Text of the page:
AUBURN — A Sabattus man convicted of murder in the 2005 fatal shooting of his ex-girlfriend at his home is seeking a new trial.

Daniel Roberts

Daniel Roberts, 49, has filed a motion in Androscoggin County Superior Court alleging that new DNA extraction techniques show that 29-year-old Melissa Mendoza may have handled the .38-caliber revolver Roberts claimed she was holding when he shot her in self-defense.

At Roberts’ three-week trial in 2007, prosecutors presented an expert who testified that Mendoza had been excluded as a potential donor from any traces of DNA found on the gun.

But, in a 20-page motion filed by Boston lawyer Rosemary Scapicchio and Lewiston attorney Verne Paradie, DNA testing “has made significant strides in regard to the quality of DNA testing available including, but not limited to, the sensitivity of the DNA amplification kits and an increased number of loci included in the kits.”

The defense attorneys wrote that the results of the state’s testing at the time of the trial and recent testing by a Utah human genomics DNA forensic laboratory “reveals that the testimony at trial was not accurate.”

The butt of the revolver had a “mixture of three contributors and Mendoza cannot be excluded from the two minor contributors,” the motion reads. “And the trigger had a mixture of two contributors and Mendoza cannot be excluded from the sample.”

Roberts had told police that he touched the gun at some point, given that he owned it. He said Mendoza had stolen the gun from him and entered his garage armed with it. After he shot her, the first responding officer had moved the gun before police photographed the scene, according to the motion.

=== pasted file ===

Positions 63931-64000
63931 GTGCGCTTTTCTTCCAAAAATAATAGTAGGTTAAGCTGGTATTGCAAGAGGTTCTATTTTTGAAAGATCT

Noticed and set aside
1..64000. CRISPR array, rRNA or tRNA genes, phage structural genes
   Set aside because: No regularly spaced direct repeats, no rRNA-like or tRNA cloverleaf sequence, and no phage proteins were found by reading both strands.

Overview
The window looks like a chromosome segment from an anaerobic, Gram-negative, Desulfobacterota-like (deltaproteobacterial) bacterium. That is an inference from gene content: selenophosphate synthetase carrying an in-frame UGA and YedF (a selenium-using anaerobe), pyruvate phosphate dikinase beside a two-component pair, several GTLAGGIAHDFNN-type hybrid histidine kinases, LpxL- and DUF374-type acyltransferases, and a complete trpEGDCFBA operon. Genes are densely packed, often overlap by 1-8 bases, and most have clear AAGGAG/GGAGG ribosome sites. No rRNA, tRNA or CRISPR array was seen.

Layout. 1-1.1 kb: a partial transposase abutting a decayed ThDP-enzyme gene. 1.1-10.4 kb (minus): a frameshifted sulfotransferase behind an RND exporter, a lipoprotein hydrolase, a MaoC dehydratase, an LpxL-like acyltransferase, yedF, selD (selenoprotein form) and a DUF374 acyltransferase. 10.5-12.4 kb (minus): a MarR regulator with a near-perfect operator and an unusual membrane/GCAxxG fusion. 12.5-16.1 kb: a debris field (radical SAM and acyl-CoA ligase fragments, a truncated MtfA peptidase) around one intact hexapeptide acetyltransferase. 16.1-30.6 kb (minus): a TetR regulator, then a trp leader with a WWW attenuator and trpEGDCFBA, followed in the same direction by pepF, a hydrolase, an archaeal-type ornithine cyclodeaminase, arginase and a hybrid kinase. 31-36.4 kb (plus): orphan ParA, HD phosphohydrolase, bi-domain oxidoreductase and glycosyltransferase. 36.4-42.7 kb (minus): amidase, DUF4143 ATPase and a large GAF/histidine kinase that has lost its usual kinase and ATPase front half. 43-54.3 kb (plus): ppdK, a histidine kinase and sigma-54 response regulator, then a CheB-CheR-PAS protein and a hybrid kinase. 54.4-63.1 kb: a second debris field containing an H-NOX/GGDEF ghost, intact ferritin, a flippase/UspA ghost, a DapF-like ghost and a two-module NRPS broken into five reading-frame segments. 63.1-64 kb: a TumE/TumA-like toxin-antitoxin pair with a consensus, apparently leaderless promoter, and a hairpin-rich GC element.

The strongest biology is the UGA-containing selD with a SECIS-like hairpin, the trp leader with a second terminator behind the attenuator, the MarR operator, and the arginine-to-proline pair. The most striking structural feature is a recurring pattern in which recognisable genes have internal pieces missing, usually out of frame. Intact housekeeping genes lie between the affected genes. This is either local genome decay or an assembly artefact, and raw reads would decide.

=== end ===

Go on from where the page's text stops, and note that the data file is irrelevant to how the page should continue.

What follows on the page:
“With this new testing, Roberts is able to demonstrate by clear and convincing evidence, taking the evidence at trial, coupled with the newly discovered evidence, that he meets the requirements under (state law) that he is entitled to a new trial,” the motion reads.

Roberts shot Mendoza of California in his garage shortly before 1:30 a.m. on Aug. 15, 2005. The couple had been embroiled in a custody dispute over their daughter, Savanna, 2 years old at the time of the shooting.

Roberts claimed the shooting was self-defense. But a jury agreed with prosecutors, who said Roberts had lain in wait for Mendoza, then planted the .38-caliber revolver.

Roberts was sentenced to 55 years in prison.

He had unsuccessfully appealed his conviction and later petitioned the court, claiming his constitutional rights had been violated, also appealing that decision to the Maine Supreme Judicial Court. Both times, the high court upheld the lower court’s ruling.

Prosecutors will have a chance to respond to the motion before it’s scheduled for a court hearing.


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